Yesterday, I was cutting the grass and sweeping up in the sunshine, watching the birds collecting nesting materials and singing in blossomed trees. Today, my garden was encased in a swirling blizzard with bitterly cold winds whipping round my daffodils and emerging bluebells… bizarre!
I was up pretty early and the first thing I always do is to check my cams (of course!) Straight away, I saw some movement in Squirrel Studio and switched the cam to full screen. Realising the squirrel was in there, I plugged it into my Mac to record. The squirrel, obviously cold and wet from the snow, was rolling around in the hay and drying off. It was lovely to watch him cleaning his tail, feet and then stretching out on his back. I had been envisaging footage like this when I struggled to get this huge box up in a rather precarious position in the garden. I had hoped for a female though… lying there and giving birth. Oh well, still good to capture this and hopefully they will use it through the winter and then choose to breed here next year. … for now, they are going to have to battle with the jackdaw pair who have been showing a lot of interest in this box too.
I was also checking on my blackbird female. Yesterday a piece of ivy had dropped right in front of the camera. When she nipped off for a bit, I raced out to move it out of the way. I had a quick peek inside the nest and we have three eggs. These should hatch in around 12 days time. Luckily, the spot she has chosen is pretty protected; right up next to the garage port with a bank opposite, she is out of the main wind. The snow was still landing on her though and she was drinking the droplets that were melting on her feathers. Luckily, I was recording a clip, when the male came into the nest. He had a suet pellet in his beak that he had just got from my sieve feeders! He very gently passed it over to her. I love the little chirruping calls they make to each other. So wonderful to capture little moments like that on the camera. Again, I find myself asking questions; The female does all the nest-building…. why does the male not get involved? The male is obviously watching as he comes and looks at the nest every now and then. How does he decide when to start feeding the female? Does he keep checking until she is actually sitting on the eggs.. is that his ‘trigger’ to start bringing food to her? Sometimes, he appears with food and she has nipped out. He always seems really bemused… just sits on the nest and looks around….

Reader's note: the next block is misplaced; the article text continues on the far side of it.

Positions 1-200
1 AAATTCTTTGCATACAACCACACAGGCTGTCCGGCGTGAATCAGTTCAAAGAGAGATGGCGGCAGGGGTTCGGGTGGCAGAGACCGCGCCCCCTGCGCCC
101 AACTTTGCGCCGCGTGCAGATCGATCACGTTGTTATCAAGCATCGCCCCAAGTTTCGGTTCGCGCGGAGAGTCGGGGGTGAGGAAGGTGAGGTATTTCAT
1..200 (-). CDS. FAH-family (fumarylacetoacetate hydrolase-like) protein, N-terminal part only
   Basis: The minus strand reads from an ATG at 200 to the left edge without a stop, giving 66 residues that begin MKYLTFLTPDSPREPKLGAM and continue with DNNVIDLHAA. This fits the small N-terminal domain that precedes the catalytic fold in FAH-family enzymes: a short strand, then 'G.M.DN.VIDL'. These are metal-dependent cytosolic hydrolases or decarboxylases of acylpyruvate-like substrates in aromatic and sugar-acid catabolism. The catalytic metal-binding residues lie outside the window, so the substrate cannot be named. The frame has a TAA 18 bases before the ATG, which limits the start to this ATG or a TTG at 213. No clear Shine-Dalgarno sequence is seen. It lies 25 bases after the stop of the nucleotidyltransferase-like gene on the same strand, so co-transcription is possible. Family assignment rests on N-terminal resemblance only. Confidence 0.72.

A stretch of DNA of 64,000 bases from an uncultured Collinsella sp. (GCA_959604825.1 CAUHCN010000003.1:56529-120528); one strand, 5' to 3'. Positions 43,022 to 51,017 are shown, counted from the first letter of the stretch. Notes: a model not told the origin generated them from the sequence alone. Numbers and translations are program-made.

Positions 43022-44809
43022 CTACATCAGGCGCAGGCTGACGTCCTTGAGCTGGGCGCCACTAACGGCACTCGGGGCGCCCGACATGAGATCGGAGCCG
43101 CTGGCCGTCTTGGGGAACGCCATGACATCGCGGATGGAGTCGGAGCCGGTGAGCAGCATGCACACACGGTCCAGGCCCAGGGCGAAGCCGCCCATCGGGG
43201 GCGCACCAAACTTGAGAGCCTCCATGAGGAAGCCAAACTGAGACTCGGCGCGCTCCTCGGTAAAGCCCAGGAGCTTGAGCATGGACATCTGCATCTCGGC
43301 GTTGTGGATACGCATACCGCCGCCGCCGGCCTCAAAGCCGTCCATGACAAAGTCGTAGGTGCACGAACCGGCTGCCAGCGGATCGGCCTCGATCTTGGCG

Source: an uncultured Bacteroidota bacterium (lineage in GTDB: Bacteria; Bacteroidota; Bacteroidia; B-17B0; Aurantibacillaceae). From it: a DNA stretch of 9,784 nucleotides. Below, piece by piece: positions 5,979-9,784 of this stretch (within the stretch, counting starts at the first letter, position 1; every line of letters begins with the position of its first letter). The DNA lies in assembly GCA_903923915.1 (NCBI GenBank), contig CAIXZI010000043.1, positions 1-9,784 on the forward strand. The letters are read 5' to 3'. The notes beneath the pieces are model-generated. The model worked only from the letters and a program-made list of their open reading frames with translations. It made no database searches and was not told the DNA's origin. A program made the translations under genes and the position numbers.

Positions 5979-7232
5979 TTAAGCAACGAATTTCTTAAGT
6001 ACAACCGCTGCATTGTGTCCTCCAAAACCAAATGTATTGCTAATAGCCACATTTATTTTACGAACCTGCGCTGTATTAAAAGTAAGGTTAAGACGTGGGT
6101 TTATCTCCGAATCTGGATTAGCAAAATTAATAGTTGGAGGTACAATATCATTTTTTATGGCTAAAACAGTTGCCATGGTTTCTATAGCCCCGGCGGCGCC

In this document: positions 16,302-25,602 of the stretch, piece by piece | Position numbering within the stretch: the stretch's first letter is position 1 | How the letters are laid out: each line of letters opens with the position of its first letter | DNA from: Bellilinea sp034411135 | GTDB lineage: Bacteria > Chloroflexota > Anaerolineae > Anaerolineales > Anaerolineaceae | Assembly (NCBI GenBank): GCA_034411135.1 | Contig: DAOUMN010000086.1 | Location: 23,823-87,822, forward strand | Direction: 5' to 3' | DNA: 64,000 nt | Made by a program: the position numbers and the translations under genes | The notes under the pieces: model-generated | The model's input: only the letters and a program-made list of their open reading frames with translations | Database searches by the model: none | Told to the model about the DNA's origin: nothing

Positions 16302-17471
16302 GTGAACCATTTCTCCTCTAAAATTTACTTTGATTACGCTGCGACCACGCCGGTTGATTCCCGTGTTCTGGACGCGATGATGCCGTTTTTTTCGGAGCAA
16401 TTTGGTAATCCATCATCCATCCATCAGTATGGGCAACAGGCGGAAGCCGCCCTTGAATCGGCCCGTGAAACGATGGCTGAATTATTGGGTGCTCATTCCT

I could watch these cameras all day… the more you watch, the more you discover, the more you learn…..